A man who launched a cowardly attack on his former partner with a broken guitar, leaving her potentially scarred for life, has been jailed.

Defendant Christopher Harding received a 22 month sentence and a five year restraining order was made not to approach victim Mandy Thomas.

Harding, aged 53, of Abergele Road in Old Colwyn, admitted wounding her in what Judge Niclas Parry described as a cowardly attack on a vulnerable victim.

He said she was vulnerable because she was drunk, was sitting down and was already injured.

But he struck her to the head with a weapon, the guitar, in temper over "minor matters."

The attack was aggravated by the fact that the defendant himself was drunk and the lasting effect upon the victim - who was likely to be permanently scarred.

Harding had an appalling record with previous convictions for 61 offences, he said.

But he had pleaded guilty, he had not been in trouble for some time and his last conviction for violence was more than ten years ago.

Harding had been due to go on trial at Mold Crown Court today but changed his plea.

Prosecuting barrister Simon Mintz said that Miss Thomas, 45, and the defendant, had been together for some 18 years but the relationship ended some four to five years before the incident in February.

He was in a new relationship but would allow Miss Thomas to stay at his flat on occasions.

On February 25 there had been an earlier incident in which Miss Thomas smashed the living room window with a guitar and then stamped on the guitar.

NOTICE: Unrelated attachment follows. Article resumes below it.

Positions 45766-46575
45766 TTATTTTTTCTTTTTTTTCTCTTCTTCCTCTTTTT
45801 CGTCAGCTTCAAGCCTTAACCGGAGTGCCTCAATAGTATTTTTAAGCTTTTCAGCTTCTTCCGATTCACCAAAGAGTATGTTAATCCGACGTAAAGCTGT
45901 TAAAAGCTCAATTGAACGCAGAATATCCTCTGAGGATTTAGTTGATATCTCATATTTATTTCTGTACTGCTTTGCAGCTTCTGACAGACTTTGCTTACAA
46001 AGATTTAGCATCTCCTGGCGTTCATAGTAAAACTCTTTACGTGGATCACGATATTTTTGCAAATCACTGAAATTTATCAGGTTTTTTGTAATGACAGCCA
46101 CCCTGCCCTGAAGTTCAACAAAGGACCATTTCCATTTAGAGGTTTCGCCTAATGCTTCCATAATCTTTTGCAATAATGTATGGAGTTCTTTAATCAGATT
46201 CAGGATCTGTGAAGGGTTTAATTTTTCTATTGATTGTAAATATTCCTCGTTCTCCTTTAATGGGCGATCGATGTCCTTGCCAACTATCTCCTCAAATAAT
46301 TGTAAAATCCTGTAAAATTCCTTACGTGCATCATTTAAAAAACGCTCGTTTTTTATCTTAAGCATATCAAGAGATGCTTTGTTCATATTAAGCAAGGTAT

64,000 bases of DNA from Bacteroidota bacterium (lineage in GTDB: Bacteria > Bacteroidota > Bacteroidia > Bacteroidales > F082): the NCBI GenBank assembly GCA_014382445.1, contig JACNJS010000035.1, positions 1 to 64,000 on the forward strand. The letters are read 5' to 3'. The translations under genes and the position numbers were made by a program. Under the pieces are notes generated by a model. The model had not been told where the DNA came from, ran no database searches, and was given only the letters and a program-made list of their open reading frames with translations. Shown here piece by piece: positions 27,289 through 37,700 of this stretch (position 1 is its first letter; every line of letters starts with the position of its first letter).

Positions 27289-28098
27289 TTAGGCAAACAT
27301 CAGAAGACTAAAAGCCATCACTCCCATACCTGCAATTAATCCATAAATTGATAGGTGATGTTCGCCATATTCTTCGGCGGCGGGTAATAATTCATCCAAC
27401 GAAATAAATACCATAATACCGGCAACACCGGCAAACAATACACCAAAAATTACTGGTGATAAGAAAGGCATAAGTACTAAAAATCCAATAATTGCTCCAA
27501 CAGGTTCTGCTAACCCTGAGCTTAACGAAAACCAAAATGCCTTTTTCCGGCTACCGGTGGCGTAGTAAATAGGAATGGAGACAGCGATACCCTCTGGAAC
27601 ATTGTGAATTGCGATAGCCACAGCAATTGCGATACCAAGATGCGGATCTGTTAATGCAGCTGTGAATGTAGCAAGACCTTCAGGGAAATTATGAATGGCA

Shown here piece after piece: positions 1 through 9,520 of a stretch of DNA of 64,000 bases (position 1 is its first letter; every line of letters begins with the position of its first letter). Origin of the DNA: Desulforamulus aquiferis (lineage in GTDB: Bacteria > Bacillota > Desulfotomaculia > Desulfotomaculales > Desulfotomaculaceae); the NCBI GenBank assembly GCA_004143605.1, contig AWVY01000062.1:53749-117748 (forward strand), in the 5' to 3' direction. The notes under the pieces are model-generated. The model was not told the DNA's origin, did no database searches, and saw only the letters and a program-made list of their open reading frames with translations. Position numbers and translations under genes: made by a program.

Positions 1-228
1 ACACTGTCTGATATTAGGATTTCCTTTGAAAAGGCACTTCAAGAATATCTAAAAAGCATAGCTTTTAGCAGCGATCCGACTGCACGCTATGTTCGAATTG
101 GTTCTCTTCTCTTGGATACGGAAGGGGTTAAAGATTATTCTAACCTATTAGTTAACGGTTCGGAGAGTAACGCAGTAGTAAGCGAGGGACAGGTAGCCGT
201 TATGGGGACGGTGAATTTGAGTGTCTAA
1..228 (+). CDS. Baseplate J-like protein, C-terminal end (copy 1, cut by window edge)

Her movements for the next couple of hours were not known but at about 10 p.m. two police officers found her near the flat in a drunken and upset state and she asked if they would go with her to collect belongings.

The flat was in a mess, the defendant was not present and significantly she was not injured at that stage.

In his basis of plea the defendant accepted that he returned, and with the complainant already injured, he struck her with the guitar either causing her injuries or making them worse.

She left the flat and went to get help at a local chip shop.

The police found her sitting on a chair outside the shop with her face and clothing soaked in blood.

"Her face was bleeding so heavily that the police decided not to wait for an ambulance but to take her directly to hospital," Mr Mintz explained.

She had a deep cut above the right eye which required stitches and it was feared that she would be left with a permanent scar.

Police found the defendant at the flat.

He said she had trashed the flat and later told an officer "I hit her with the guitar and threw shopping at her."

A damaged guitar was seized.

Defending barrister Matthew Curtis said that both used alcohol to excess.

The defendant understood it had to be custody.

He had used the guitar as a weapon upon a vulnerable woman.

That day the defendant's dog had recently died, he was quite maudling and the complainant knew that.

There had been an argument, damage had been caused to his flat and in his upset he accepted that he had attacked her with the guitar.